Yes, we nipped that as quickly as we could…but I can still chuckle at the thought of Harper yelling mom, open thef$&king door! at me a time or two. That one definitely came from the “slam-the-door/gate-on-everyone’s-face-as-much-as-you-can-to-drive-the-adults-INSANE” phase. Gives me a stress headache just thinking about it.
The girls threw an unapproved rule book change at me when they started retorting any bad words from my mouth with that’s a daddy word, not a mommy word. You can’t say that, only daddy. I’m not sure what super level sneakiness Craig did to pull that sh$t off, but it’s now a rule. Writing that I even hear in my mind…mom you can’t say that. Just taking away ALL my fun. Craig doesn’t seem to have an issue with this change.
Well, I’m here to tell you that the instructional “we can say it but you can’t” concept was going amazing until recently. I believe this change resulted from two things: 1) the implementation of constant tattling, and 2) the recognition that saying it provokes a response from either a parent or a sibling or both!
A 3-year-old is basically a walking, talking middle finger.
The cycle typically goes something like this:
Emerie: you’re a freakin’ poopoo. (to anyone in general or no one at all!)
Oh did I not mention the potty mouth words such as poopoo and peepee are apparently harder to break than the profanities? Yes, THAT, and any adult that remotely uses those out of the proper context in the ear range of my toddlers is going to hear more profanities heading their way from my mouth!! Anyway…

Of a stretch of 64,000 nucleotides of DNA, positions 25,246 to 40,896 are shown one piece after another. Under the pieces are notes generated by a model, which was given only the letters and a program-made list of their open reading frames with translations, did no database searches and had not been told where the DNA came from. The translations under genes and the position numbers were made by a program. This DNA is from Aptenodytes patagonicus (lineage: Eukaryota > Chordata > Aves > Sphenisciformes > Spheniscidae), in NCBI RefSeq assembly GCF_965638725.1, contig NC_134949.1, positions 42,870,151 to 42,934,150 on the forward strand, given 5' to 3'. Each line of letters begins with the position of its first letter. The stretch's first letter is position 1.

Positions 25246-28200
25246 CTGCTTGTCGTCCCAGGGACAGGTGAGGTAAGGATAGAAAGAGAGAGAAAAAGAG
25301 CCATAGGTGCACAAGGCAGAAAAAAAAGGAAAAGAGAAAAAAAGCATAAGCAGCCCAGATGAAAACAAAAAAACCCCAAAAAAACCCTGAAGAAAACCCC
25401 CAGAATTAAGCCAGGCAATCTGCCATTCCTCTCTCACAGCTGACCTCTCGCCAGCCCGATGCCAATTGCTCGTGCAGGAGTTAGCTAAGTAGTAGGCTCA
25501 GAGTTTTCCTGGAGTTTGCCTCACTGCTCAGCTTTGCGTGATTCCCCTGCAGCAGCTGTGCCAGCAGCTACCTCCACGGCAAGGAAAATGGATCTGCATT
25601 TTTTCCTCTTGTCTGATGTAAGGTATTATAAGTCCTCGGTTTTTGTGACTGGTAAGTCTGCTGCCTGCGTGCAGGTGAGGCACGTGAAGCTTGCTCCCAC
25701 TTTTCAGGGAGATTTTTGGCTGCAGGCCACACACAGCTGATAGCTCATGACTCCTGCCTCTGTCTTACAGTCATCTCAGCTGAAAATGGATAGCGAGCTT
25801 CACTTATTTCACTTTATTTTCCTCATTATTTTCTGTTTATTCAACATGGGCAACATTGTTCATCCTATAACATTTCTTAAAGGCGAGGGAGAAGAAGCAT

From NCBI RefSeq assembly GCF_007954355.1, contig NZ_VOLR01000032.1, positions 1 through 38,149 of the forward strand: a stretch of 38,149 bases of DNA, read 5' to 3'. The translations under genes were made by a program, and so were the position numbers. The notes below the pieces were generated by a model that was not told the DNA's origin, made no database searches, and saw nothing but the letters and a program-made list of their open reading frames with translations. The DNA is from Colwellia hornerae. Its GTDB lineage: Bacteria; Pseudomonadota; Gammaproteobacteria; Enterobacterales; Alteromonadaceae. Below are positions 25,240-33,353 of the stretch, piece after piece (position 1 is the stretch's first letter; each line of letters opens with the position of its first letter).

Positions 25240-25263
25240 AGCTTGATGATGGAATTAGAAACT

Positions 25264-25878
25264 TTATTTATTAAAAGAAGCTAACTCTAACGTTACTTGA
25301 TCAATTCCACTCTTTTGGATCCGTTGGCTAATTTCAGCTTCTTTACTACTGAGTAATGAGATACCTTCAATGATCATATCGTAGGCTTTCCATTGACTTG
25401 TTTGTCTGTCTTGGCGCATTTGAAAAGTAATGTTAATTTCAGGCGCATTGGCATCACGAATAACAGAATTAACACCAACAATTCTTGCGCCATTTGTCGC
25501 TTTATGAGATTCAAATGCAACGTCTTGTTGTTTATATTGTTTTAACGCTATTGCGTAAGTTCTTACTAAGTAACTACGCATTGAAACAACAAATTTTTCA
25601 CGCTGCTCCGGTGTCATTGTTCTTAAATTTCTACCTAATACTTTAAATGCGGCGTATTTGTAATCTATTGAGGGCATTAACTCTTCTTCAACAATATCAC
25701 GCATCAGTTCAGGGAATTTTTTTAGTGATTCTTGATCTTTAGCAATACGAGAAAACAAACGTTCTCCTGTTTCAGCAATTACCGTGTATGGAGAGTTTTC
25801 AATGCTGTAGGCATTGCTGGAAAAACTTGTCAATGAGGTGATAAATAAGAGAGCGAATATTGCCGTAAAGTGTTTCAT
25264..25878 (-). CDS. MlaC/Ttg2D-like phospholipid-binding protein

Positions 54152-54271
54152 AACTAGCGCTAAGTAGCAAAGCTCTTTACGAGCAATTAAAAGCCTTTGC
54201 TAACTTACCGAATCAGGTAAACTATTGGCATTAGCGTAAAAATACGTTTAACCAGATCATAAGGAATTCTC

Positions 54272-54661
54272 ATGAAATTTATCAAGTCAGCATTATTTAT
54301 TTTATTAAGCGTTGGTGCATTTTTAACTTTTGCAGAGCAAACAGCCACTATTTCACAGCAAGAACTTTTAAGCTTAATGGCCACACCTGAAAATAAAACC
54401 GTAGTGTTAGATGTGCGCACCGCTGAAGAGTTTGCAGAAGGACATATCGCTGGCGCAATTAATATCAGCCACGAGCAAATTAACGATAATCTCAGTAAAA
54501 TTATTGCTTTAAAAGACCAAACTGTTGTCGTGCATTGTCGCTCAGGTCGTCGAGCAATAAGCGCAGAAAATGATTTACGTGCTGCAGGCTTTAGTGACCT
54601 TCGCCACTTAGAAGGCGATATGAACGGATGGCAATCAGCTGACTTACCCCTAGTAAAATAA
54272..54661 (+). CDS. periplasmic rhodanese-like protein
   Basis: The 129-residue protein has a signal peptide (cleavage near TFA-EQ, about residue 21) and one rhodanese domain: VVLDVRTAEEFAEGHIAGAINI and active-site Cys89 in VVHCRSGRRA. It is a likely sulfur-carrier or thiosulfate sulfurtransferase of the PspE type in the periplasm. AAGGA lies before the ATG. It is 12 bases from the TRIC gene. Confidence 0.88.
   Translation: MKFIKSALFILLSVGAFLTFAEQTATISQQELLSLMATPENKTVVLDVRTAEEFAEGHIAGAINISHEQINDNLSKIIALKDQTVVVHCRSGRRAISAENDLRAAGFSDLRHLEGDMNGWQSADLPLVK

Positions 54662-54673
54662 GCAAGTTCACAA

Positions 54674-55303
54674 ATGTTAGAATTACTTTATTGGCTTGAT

Harper: no, you’re a poopoo!!
And the argument goes back and forth until number three chimes in.
Reagan: Mom! Dad! Emerie said f$&king poopoo! MOM! Emerie said f$&king!! She said poopoo!! Moooom!
And repeat this about ten million times. Also include the times that Emerie did not, in fact, say those words, and yet here comes the tattletale, repeating them herself until you provide a response.
This wouldn’t be such an issue if ages were spanned out or we were just talking about one disruptive toddler. The girls have this magnetic super power that feeds off each other, in pretty much everything good or bad, and once it loads up, stopping it is practically impossible. One outlier from this occurred in the past few days, when Harper had a great attitude all weekend, listened at dance class and was most obedient on our last outdoor excursion, not feeding off the grumpy, push-mom-to-the-limits sisters’ attitudes. One can dream it will improve with age.
I sincerely hope the use of such wording is more centered at home then out at school, but I know the sister jabs and name calling of poo and pee reach far out into our activities and down times, with minimal success at shutting it down thus far. We’ve disciplined, given rewards for good behavior, flaunted rewards when one obeys and the others don’t, had continuous conversations about when it’s okay so talk about poop, and continue to stress the adult word concept, which is understood but not entirely accepted now.
And so, here I am, writing this fantastic blog on the woes of parenthood and my clan of three year olds and their potty mouths.